1978 Alabama Crimson Tide football team

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1978 Alabama Crimson Tide football
National champion (AP)
SEC champion
Sugar Bowl champion
Sugar Bowl, W 14–7 vs. Penn State
Conference Southeastern Conference
Ranking
Coaches No. 2
AP No. 1
1978 record 11–1 (6–0 SEC)
Head coach Bear Bryant (21st year)
Captain Marty Lyons
Captain Jeff Rutledge
Captain Tony Nathan
Home stadium Bryant–Denny Stadium
Legion Field
Seasons
« 1977 1979 »
1978 SEC football standings
Conf     Overall
Team W   L   T     W   L   T
#1 Alabama $ 6 0 0     11 1 0
#16 Georgia 5 0 1     9 2 1
Auburn 3 2 1     6 4 1
LSU 3 3 0     8 4 0
Tennessee 3 3 0     5 5 1
Florida 3 3 0     4 7 0
Mississippi State 2 4 0     6 5 0
Ole Miss 2 4 0     5 6 0
Kentucky 2 4 0     4 6 1
Vanderbilt 0 6 0     2 9 0
  • $ – Conference champion
Rankings from AP Poll

The 1978 Alabama Crimson Tide football team (variously "Alabama", "UA" or "Bama") represented the University of Alabama in the 1978 NCAA Division I-A football season. It was the Crimson Tide's 84th overall and 45th season as a member of the Southeastern Conference (SEC). The team was led by head coach Bear Bryant, in his 21st year, and played their home games at Bryant–Denny Stadium in Tuscaloosa and Legion Field in Birmingham, Alabama. They finished season with eleven wins and one loss (11–1 overall, 6–0 in the SEC), as SEC champions and as national champions after a victory over Penn State in the Sugar Bowl. Alabama's costumed "Big Al" mascot officially debuted this season, appearing at the Sugar Bowl.

Schedule[edit]

Date Opponent# Rank# Site TV Result Attendance
September 2 No. 10 Nebraska* No. 1 Legion FieldBirmingham, AL ABC W 20–3   77,023
September 16 at No. 11 Missouri* No. 1 Memorial StadiumColumbia, MO W 38–20   73,655
September 23 No. 7 USC* No. 1 Legion Field • Birmingham, AL ABC L 14–24   77,313
September 30 Vanderbilt No. 7 Bryant–Denny StadiumTuscaloosa, AL W 51–28   56,910
October 7 at Washington* No. 8 Husky StadiumSeattle, WA W 20–17   60,975
October 14 Florida No. 7 Bryant–Denny Stadium • Tuscaloosa, AL W 23–12   60,210
October 21 at Tennessee No. 4 Neyland StadiumKnoxville, TN (Third Saturday in October) W 30–17   85,436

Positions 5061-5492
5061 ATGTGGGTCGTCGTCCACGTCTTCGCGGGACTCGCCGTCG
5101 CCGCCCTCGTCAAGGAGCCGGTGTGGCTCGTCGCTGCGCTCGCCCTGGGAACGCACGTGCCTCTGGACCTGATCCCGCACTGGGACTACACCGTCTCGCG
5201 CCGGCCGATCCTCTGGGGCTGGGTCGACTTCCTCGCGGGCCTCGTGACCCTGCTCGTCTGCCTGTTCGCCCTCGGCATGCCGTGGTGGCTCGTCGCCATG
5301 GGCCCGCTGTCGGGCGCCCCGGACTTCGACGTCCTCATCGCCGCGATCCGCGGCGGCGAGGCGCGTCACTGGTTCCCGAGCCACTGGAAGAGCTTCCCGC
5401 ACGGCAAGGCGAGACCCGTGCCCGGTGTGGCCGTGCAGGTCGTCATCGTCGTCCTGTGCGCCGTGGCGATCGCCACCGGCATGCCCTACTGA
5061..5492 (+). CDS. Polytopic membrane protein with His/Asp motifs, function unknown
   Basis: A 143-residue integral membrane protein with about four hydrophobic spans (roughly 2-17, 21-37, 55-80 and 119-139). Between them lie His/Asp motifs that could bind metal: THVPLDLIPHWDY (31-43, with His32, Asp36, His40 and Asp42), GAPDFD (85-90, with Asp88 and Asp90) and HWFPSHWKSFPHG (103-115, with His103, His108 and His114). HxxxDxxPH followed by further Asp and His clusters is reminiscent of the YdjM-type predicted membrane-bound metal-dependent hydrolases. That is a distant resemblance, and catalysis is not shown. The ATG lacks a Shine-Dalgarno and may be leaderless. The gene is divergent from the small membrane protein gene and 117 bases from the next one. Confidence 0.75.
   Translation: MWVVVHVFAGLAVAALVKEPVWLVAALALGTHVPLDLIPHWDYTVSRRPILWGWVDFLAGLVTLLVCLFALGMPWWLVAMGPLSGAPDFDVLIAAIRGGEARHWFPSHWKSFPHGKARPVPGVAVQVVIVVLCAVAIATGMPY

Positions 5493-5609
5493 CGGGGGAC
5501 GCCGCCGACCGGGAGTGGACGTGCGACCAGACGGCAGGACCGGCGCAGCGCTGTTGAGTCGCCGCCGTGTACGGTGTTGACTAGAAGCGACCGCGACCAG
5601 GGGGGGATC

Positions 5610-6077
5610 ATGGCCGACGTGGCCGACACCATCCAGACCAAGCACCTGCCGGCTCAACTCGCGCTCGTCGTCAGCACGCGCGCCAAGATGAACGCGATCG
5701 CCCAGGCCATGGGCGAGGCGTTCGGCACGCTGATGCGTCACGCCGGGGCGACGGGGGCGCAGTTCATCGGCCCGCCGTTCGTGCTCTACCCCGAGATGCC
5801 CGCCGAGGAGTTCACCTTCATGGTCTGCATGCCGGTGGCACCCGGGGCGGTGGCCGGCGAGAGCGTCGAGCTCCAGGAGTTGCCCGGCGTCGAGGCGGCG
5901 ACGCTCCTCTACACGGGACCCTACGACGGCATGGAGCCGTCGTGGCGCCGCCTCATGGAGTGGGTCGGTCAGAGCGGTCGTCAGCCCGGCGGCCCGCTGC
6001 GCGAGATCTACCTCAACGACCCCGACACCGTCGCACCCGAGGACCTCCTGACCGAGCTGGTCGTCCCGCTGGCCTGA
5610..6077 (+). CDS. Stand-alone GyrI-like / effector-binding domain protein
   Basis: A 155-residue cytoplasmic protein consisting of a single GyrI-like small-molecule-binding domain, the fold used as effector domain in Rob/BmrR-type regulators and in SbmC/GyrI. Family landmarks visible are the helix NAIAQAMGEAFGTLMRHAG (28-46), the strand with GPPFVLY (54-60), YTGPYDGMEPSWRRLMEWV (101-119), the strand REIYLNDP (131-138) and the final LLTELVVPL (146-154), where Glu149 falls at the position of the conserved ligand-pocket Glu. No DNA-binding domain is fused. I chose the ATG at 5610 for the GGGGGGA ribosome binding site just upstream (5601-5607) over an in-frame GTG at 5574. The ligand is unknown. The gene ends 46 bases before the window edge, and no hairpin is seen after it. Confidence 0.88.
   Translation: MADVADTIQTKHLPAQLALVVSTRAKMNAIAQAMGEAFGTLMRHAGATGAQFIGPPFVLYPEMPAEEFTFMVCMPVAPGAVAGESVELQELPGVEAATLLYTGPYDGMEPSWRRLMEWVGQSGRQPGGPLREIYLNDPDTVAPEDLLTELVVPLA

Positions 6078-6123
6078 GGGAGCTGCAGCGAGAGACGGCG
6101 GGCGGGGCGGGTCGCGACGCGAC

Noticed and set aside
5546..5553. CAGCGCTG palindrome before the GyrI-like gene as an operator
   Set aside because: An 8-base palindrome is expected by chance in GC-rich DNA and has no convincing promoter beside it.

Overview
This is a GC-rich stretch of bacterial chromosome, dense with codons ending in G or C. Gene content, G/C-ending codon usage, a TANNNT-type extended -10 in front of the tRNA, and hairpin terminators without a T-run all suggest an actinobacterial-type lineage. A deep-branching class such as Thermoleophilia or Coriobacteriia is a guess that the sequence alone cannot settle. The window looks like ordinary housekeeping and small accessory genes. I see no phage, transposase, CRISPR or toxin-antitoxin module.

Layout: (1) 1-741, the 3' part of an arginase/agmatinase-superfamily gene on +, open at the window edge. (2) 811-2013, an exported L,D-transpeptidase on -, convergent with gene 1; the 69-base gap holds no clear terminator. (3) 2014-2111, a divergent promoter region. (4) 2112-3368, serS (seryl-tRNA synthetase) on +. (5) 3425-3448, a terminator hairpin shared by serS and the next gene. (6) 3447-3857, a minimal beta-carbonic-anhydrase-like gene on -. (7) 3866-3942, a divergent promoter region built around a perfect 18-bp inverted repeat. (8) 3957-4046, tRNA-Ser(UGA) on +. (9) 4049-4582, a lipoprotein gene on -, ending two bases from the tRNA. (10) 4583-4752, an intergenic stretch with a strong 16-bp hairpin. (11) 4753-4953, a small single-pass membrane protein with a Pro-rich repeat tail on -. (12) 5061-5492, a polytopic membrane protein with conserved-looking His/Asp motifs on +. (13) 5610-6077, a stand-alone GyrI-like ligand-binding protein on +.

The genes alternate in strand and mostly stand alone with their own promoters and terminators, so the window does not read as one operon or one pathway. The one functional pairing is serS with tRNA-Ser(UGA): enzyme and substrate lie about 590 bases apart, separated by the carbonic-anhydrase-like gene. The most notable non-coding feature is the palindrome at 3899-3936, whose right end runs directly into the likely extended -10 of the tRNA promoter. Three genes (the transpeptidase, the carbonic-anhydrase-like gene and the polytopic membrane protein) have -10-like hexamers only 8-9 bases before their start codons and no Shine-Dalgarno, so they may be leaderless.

October 28 Virginia Tech*dagger No. 3 Bryant–Denny Stadium • Tuscaloosa, AL W 35–0   60,210
November 4 Mississippi State No. 3 Legion Field • Birmingham, AL (Rivalry) W 35–14   74,217
November 11 No. 10 LSU No. 3 Legion Field • Birmingham, AL (Rivalry) ABC W 31–10   76,831
December 2 vs. Auburn No. 2 Legion Field • Birmingham, AL (Iron Bowl) W 34–16   79,218
January 1, 1979 vs. No. 1 Penn State* No. 2 Louisiana SuperdomeNew Orleans, LA (Sugar Bowl) ABC W 14–7   76,824
*Non-conference game. daggerHomecoming. #Rankings from AP Poll.
  • Source: Rolltide.com: 1978 Alabama football schedule[1]

Sugar Bowl[edit]

The 1979 Sugar Bowl against Penn State would go down as a classic.[2] Alabama scored in the second quarter, then Penn State answered in the third, then Alabama took a 14–7 lead on a touchdown set up by a 62-yard punt return. Penn State had a chance to tie in the fourth, but quarterback Chuck Fusina threw an interception into the Alabama end zone.[3] Then Alabama had a chance to put the game away, but fumbled the football back to Penn State at the Nittany Lion 19-yard-line with four minutes to go.[2] Penn State drove to a first and goal at the Alabama eight. On third and goal from the one, Fusina asked Bama defensive lineman Marty Lyons "What do you think we should do?", and Lyons answered "You'd better pass."[4] On third down, Penn State was stopped inches short of the goal line. On fourth down, Penn State was stopped again, Barry Krauss meeting Mike Guman and throwing him back for no gain. Alabama held on for a 14–7 victory. The Crimson Tide split the national championship, winning the AP poll while Southern California won the UPI Coaches' poll. It was Alabama's fifth wire service national championship.

References[edit]

General

Specific

  1. ^ "1978 Alabama football schedule". RollTide.com. University of Alabama Department of Intercollegiate Athletics. Retrieved July 15, 2015. 
  2. ^ a b Greatest Bowl Games
  3. ^ Penn State Daily Collegian, 3 January 1979
  4. ^ "Sugar Bowl Memories", Tuscaloosa News